The digest on enteral access devices
Enteral access placement is considered a routine procedure but requires insightful direction from nutrition clinicians to help guide decision-making for each individual patient. Enteral access devices (EAD) can be used for various reasons, including nutrition therapy, hydration, medication administration, or for decompression/drainage.
Enteral access device considerations
Prior to EAD selection, the following considerations should be assessed:
- Physical ability: How active is the patient? Do they go out frequently or prefer to stay home? Do they play sports or engage in regular physical activity? What about rehab or therapy schedules?
- Mental capacity and/or age: Will the patient pull on or disturb the tube? Will the patient need help with enteral nutrition (EN) administration, medication dosing, water flushes, or skincare?
- Socioeconomic factors: Does the patient have a secure living arrangement? Will insurance cover the expense of EN formula and supplies? If not, how will these costs be covered?
- Ethical considerations: Does the patient consent to having an EAD placed? Are advanced directives known? Does EN align with the patient’s goals of care?
- Religious and cultural preferences: Some religions may or may not believe in extraordinary means of preserving life. Some cultures prefer that the medical team make decisions independent of the family/patient. And some cultures prefer more family-centered decision making. Each individual may make different decisions than what is common to their religion or culture.
Types of enteral access devices
Types: Nasogastric tube (NGT), orogastric tube (OGT), nasoduodenal (NDT), nasojejunal (NJT) and small bore Dobhoff tubes (DHT)
Placement: EAD is inserted through the nasal or oral passage down the esophagus with the tip placed into the stomach or distal to the pylorus. These are commonly placed blindly at the bedside by a trained clinician. X-ray confirmation is the gold standard to verify placement. Post-pyloric tubes are often placed via fluoroscopy, ultrasound, magnetic guided, or camera guided.
Potential complications: Risk of clogging, bleeding during placement, sinusitis, rhinorrhea, nasal wounds, otitis media, vocal cord paralysis, ulcers/perforations, fistulae and obstruction of upper GI tract. NDT/NJT tips can migrate up into the stomach.
Contraindications: Nasal surgery, nasal fractures, severe head/neck trauma, coagulation disorders, severe esophageal strictures/varices, alkaline ingestion, prior esophageal banding, upper GI head/neck cancers.
Specifications: French sizes 3.5 to 12; length 15 to 107 cm. Irrigate every 4 hours with 20 mL of water before/after medication administration or when feeding formula is interrupted. Tubes should be in place for no longer than 4 to 6 weeks.
Types: Gastrostomy tube (G-tube), percutaneous endoscopic gastrostomy (PEG), percutaneous endoscopic gastrojejunostomy (PEG-J), low-profile gastrostomy tube, jejunostomy tube (J-tube).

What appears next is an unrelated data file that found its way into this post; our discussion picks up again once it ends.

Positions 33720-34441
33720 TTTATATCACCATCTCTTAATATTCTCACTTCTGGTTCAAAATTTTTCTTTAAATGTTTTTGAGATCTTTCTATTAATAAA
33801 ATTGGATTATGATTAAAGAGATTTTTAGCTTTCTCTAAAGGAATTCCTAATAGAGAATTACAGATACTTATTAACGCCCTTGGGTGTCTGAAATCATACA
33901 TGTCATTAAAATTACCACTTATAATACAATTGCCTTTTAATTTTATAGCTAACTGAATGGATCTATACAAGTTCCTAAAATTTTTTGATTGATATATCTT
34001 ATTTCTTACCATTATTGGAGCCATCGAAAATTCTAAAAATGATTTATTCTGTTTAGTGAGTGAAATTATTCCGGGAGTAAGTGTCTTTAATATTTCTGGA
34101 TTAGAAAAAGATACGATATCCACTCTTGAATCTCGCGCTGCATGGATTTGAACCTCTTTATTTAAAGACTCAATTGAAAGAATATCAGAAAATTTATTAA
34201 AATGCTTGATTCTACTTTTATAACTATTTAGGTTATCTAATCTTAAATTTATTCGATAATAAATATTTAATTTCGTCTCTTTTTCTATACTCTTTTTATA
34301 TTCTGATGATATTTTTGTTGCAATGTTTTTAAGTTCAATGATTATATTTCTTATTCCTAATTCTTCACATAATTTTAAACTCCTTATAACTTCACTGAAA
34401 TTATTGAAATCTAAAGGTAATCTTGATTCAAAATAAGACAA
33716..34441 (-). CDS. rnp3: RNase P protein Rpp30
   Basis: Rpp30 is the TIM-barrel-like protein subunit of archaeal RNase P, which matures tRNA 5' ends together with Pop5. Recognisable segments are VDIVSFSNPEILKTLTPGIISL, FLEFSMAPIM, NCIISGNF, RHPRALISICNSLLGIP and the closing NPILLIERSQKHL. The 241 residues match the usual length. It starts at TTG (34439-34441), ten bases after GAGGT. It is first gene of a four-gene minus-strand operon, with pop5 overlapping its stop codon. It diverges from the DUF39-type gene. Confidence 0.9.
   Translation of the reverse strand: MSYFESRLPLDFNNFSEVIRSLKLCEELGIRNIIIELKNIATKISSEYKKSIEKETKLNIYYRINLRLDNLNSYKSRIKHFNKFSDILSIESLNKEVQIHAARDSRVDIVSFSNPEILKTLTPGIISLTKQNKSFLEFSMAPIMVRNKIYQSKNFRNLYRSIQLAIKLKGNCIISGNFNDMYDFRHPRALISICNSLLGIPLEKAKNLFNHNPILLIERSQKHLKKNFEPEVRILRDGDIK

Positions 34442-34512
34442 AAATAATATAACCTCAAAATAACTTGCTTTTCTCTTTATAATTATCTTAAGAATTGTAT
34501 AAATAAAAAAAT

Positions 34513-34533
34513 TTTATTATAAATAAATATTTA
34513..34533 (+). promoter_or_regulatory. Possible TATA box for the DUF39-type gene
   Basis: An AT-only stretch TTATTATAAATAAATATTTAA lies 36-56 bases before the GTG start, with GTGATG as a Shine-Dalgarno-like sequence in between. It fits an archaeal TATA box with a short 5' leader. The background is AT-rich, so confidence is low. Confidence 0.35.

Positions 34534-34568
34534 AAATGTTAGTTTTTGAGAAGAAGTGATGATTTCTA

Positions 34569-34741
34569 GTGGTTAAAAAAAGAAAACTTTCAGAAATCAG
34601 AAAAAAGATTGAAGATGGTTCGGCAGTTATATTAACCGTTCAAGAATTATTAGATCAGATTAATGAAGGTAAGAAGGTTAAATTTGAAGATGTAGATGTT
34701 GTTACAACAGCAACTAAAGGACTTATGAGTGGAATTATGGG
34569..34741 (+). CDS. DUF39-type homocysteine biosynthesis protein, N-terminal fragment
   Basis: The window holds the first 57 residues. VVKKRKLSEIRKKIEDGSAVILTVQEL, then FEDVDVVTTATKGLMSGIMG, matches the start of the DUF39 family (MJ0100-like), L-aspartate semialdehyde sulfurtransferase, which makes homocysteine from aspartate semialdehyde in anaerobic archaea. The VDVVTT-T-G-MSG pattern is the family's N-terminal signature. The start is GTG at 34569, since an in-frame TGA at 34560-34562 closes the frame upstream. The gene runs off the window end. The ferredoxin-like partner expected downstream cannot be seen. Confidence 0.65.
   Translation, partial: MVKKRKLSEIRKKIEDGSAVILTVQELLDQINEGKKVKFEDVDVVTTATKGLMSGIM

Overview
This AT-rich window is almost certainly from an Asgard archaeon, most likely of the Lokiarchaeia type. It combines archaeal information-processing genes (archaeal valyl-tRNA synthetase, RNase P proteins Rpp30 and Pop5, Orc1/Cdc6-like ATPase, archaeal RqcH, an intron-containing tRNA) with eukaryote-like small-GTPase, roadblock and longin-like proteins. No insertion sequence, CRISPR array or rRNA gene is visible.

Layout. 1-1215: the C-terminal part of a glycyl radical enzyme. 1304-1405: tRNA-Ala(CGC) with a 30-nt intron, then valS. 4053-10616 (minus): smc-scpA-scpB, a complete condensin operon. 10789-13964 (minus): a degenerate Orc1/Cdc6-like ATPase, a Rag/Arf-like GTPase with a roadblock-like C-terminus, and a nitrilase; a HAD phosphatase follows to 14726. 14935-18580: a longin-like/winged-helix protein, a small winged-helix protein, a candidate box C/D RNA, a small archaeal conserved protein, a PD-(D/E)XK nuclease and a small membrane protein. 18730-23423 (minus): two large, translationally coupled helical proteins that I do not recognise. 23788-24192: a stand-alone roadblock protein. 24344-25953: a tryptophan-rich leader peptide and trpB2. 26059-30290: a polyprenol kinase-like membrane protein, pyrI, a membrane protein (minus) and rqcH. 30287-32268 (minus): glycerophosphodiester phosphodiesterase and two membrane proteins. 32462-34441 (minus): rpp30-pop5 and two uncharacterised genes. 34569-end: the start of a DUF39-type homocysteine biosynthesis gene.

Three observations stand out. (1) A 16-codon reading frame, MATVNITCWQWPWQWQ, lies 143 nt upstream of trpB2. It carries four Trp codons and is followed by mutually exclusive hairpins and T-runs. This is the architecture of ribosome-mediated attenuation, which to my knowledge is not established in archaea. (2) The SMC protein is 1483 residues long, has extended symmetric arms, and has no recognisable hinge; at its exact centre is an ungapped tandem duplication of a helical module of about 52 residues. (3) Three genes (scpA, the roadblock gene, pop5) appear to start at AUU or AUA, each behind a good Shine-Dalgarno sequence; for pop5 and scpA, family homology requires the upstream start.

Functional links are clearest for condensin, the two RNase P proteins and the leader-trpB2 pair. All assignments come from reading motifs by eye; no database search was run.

Placement: EAD inserted via endoscopic, fluoroscopic or surgical procedure. PEGs can be placed at bedside by a trained clinician. Placement can occur in interventional radiology, endoscopy suites, or during surgery as inpatient or outpatient status.
Potential complications: Pulmonary aspiration due to reflux, stomal prolapse, tube migration, obstruction of lumen, wound infection, pneumoperitoneum, perforation, gastrocolonic fistula, ileus, hypergranulation tissue around the stoma, liver laceration/perforation with misplaced PEG, persistent leaking, enterocutaneous fistula, peritonitis, or dislodgement/malposition of jejunal limb.
Contraindications: Ascites, hiatal hernia, severe obesity, pharyngeal/esophageal obstruction that precludes endoscope, peritoneal dialysis, previous abdominal surgery, mechanical or functional gastric outlet obstruction (for gastrostomy tubes), intestinal wall edema, distal intestinal obstruction, post-radiation enteritis, chronic inflammatory diseases, coagulopathies, inability to visualize stomach or intestines. Clinicians consulted to assess patients for EAD placement may decline due to unfavorable GI anatomy, high risk for sedation, and/or if EN therapy will not change long-term outcomes.
Specifications: French sizes 12 to 24 for G-tubes and 14 to 18 for J-tubes; length of PEG/PEJ depends on where the end of the tube is cut by the clinician at time of placement. If cut too short, the patient will need extension tubing; if cut too long, it will add additional weight and bulkiness to the tube and can pull or snag with daily movement. A low-profile G-tube’s length is 0.6 to 0.8 cm and is flush with patient’s skin.
Long-term EADs can last one to eight months. PEG replacement is recommended every three months. To clean, assess the stoma site and wash with warm water and mild soap. Keep the stoma clean and dry at all times. Turn the low-profile button daily, stopping at a different point each time to allow for air circulation.
Occasionally non-enteral tubes, such as catheters, are used as EADs as a temporary solution when replacement is indicated, and an EAD is out of stock. Patients need to have a mature stoma tract. Research supports this temporary solution.
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Reddick, Cynthia A., et al. “Choosing Wisely: Enteral Feeding Tube Selection, Placement, and Considerations before and beyond the Procedure Room.” Nutrition in Clinical Practice, no. 2, Wiley, Mar. 2023, pp. 216–39. Crossref, doi:10.1002/ncp.10959.
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